Diet soda increases odds of heart attack and stroke

One 12-ounce diet soda may contain about 180 mg of aspartame, or 15 mg of aspartame per ounce. That equals about four-and-a-half packets of NutraSweet®.

by Mary Budinger — 

People who drink diet soda are much more likely to have a heart attack or stroke than are people who do not drink soda of any kind, according to a preliminary study by the University of Miami Miller School of Medicine. “Diet soda is not an optimal substitute for sugar-sweetened beverages, and may be associated with a greater risk of stroke, myocardial infarction or vascular death than regular soda,” researchers concluded.

The study involved 2,564 people who were also part of the large, multiethnic Northern Manhattan Study. Since 1993, researchers have asked subjects to report how much and what kinds of soda they drank. During an average follow-up of 9.3 years, researchers found that people who reported drinking diet soda every day had a 61 percent higher risk of vascular events than those who reported drinking no soda. Even after researchers accounted for each patient’s metabolic syndrome, peripheral vascular disease and heart disease history, the increased risk persisted at a 48 percent higher rate.

Funding for this study was provided through a Javits Award from the National Institute of Neurological Disorders and Stroke, and the Evelyn F. McKnight Brain Institute.

Critics argued that since the participants voluntarily reported how much diet soda they consumed, the results do not come from a rigorously controlled setting. “There is no scientific evidence to support the idea that diet soda uniquely causes increased risk of vascular events or stroke,” said Dr. Maureen Storey, senior vice president of science policy for the American Beverage Association.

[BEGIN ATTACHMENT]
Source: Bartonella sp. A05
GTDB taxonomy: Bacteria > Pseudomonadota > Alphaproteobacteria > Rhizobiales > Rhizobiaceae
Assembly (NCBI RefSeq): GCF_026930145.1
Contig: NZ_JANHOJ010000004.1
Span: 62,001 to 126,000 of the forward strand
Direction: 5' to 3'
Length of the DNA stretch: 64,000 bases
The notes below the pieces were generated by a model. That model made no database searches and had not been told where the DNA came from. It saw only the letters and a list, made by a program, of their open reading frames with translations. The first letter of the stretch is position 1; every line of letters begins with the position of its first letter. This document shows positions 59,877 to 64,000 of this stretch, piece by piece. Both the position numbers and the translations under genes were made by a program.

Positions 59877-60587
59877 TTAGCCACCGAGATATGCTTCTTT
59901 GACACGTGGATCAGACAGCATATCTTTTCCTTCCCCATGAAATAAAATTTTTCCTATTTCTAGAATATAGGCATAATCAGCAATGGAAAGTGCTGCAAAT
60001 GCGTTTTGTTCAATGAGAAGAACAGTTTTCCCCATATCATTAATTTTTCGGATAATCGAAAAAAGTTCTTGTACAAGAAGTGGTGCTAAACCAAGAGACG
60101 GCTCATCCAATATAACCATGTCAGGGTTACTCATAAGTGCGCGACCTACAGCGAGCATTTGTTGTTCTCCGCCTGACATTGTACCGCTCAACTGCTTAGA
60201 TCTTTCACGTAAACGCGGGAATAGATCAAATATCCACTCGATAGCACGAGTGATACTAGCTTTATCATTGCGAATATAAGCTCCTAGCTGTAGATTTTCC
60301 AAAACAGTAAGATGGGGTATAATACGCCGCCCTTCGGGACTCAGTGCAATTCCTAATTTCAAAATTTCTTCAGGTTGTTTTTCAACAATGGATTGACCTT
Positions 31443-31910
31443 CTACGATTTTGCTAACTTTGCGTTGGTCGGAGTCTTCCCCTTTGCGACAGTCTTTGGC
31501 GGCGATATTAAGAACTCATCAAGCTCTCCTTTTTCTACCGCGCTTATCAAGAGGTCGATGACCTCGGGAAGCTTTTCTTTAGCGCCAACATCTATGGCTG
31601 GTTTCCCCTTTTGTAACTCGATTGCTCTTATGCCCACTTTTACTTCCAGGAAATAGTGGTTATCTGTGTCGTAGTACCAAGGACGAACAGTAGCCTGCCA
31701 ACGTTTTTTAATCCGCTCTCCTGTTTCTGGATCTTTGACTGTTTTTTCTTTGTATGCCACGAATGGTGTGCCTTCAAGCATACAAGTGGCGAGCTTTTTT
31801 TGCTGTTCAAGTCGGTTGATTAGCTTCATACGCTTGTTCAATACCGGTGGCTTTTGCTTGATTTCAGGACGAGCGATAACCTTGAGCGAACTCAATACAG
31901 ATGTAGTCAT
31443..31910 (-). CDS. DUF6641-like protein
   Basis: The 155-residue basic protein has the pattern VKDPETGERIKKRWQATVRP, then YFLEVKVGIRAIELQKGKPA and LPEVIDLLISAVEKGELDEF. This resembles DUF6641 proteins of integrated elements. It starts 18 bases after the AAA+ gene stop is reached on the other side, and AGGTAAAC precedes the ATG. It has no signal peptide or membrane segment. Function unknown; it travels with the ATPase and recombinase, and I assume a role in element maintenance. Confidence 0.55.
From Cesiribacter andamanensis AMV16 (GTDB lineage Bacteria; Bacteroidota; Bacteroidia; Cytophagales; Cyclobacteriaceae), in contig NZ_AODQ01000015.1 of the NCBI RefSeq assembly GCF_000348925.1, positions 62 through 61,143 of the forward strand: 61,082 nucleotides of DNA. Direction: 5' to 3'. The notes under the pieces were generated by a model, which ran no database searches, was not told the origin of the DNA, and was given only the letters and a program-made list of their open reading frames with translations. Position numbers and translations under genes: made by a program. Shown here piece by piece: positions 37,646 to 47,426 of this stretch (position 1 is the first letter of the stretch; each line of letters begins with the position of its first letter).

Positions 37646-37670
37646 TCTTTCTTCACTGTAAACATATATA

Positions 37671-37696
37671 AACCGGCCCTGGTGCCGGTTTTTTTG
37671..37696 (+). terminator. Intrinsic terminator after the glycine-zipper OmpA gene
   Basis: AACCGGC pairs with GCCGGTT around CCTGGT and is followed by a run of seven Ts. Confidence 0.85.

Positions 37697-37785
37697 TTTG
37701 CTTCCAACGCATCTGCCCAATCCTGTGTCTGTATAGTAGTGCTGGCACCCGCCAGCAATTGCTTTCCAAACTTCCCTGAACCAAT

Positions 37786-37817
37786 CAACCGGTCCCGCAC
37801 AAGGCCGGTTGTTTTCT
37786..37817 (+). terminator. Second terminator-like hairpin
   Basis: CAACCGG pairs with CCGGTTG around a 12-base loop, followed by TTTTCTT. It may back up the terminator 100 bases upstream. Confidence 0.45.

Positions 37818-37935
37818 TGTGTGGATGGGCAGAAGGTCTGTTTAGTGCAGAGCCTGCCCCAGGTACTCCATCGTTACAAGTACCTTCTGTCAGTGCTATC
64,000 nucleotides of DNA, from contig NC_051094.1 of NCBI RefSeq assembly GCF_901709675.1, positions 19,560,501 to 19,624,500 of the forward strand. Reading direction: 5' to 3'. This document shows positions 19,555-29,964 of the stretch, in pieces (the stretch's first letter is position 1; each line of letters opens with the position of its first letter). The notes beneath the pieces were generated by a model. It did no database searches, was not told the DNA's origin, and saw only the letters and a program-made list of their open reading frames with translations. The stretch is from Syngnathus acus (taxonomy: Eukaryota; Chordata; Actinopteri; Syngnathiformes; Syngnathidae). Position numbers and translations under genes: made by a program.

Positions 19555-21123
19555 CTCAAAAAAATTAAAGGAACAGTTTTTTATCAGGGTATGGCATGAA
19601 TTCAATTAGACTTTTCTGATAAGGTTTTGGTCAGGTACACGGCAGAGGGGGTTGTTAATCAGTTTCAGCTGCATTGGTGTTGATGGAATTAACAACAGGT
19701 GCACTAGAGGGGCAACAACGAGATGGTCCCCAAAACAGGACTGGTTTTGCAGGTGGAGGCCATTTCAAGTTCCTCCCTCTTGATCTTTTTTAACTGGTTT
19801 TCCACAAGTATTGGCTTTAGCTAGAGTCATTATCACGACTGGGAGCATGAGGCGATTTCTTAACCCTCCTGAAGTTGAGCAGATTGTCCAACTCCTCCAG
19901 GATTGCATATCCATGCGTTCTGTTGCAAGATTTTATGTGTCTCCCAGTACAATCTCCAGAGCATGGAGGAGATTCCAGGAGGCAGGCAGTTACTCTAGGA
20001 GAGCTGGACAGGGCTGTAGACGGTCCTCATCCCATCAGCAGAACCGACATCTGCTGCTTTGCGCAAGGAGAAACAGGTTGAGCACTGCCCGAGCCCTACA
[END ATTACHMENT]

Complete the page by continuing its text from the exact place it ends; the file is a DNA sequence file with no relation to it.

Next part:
Nevertheless, this is the first time diet soda has been officially linked directly to vascular events. A 2007 study published in the American Heart Association journal, Circulation, found that people who drink one or more soft drinks a day have a greater than 50 percent higher risk of developing the heart disease precursor known as metabolic syndrome than people who drink less than one soda a day. It did not matter if they drank regular or diet soda. Metabolic syndrome involves a constellation of health problems — large waist circumference, high blood pressure and low levels of “good” cholesterol — that have been strongly linked to developing heart disease, stroke and diabetes.

The new Miami Miller School of Medicine study does not say what exactly about diet soda may cause heart disease. Cause and effect are definitely harder to prove. However, some experts point to aspartame, the key sweetener in most diet drinks. Dr. H. J. Roberts, author of Aspartame Disease: An Ignored Epidemic and an expert in the field of aspartame’s effects, has said that aspartame causes an irregular heart rhythm and interacts with all cardiac medications. He says it damages the cardiac conduction system and can cause sudden death. He says aspartame also can be responsible for “numerous misdiagnoses, including arthritis, lupus, multiple sclerosis and Alzheimer’s disease.” Cori Brackett’s film, “Sweet Misery,” is an acclaimed documentary about the health dangers of aspartame.

One 12-ounce diet soda may contain about 180 mg of aspartame, or 15 mg of aspartame per ounce. That equals about four-and-a-half packets of NutraSweet®.